In each position, if the cube were in the centre, Black would have a perfectly correct initial double. This is because Black is the favourite and he doubles his equity by turning the cube. With Black owning the cube, the situation is different. In the cases where Black does not throw one of his immediate 19 winning numbers, White will have a very powerful redouble. In the diagram position, say Black rolls 41 and plays 5-off. He would have to drop a redouble as White has 29 winning numbers. But if he has not redoubled the original position, then he will still win in those cases where White rolls one of his seven losing numbers. By redoubling, Black reduces his equity from 0.48 to 0.22, a considerable difference.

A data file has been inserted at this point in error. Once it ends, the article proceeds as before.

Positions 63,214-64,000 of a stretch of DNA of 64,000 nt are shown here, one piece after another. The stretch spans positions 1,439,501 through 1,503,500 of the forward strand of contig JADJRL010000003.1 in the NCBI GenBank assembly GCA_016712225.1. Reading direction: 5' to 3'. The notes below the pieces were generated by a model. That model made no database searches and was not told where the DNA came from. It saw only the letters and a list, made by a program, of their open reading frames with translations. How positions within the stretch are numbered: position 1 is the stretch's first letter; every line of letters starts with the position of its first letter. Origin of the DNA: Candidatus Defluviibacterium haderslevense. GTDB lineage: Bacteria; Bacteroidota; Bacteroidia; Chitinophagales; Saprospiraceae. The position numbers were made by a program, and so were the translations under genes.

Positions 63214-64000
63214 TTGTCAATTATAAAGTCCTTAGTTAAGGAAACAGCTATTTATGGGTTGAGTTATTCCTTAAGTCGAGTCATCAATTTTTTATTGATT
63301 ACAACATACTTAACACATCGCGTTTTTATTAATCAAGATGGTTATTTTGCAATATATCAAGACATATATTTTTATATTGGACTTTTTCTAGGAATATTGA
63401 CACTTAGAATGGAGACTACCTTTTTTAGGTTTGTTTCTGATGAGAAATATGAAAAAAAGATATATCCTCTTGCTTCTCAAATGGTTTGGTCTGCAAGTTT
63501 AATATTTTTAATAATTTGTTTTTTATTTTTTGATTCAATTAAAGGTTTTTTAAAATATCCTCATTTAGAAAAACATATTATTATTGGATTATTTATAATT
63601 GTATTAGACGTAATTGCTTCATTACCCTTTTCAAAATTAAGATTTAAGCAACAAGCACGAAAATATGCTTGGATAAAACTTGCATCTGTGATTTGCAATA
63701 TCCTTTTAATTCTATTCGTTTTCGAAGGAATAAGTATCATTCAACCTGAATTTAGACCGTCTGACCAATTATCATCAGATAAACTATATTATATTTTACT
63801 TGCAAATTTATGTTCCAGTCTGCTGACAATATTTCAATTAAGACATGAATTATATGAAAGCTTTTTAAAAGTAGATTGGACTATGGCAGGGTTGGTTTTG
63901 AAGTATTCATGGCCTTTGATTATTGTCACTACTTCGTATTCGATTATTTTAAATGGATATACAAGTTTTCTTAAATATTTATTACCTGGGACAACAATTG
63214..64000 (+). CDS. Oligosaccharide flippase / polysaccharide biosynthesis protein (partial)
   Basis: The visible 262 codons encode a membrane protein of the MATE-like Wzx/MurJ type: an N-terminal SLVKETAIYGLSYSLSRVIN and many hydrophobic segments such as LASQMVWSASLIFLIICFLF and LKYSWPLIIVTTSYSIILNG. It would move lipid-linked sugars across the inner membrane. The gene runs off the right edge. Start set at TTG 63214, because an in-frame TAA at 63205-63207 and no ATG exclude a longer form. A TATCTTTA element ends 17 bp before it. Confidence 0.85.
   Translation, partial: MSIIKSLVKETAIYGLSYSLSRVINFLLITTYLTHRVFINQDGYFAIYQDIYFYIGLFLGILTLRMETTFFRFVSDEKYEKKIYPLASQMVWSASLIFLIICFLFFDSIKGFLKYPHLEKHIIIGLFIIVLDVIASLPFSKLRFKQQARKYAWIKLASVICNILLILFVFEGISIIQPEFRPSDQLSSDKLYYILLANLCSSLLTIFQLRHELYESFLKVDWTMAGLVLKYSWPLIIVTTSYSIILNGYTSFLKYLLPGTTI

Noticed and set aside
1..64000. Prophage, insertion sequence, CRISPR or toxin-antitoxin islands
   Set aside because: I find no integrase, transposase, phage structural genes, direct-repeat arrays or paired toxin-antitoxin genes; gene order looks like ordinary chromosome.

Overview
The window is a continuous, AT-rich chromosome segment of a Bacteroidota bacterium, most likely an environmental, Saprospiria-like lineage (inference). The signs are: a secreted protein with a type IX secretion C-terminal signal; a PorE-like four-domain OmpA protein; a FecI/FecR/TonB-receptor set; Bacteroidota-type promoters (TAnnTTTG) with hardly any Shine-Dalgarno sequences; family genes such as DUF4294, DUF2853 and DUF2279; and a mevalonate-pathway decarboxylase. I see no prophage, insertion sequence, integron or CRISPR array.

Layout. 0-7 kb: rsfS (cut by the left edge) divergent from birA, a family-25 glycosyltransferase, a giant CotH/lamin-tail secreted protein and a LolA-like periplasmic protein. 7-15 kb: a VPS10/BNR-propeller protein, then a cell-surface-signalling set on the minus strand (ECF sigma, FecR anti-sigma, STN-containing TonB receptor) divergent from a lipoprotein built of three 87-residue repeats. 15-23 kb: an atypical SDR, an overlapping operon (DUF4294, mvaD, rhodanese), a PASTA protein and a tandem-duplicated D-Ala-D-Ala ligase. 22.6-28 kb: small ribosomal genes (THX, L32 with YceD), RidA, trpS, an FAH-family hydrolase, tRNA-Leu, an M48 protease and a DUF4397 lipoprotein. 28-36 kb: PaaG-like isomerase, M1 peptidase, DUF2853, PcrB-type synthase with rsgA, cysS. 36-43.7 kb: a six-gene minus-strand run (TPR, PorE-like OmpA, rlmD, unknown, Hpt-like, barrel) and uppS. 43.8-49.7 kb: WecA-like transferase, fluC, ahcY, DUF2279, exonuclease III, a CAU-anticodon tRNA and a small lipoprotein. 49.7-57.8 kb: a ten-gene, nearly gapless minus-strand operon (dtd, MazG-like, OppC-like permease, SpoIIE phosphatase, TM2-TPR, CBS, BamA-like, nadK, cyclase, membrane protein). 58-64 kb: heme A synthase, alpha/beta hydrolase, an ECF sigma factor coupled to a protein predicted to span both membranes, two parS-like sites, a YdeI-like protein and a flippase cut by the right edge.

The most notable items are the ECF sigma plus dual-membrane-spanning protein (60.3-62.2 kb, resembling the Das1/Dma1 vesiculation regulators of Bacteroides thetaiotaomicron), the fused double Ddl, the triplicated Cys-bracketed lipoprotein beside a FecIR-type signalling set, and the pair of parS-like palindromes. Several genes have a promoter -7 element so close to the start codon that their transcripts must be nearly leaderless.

The paradox is that if White had a stronger position, for example two men on the 24-point, then Black would have a clear redouble! This is because his next roll would then be the last of the game, and White would get no benefit from owning the cube. In this pioneering piece of analysis, Jacoby was one of the first players to demonstrate clearly the power of cube ownership. Even this close to the end of a game, the difference in equity generated by the right doubling decision is huge. It gives one just some idea of the complexity of doubling cube theory.Reuse content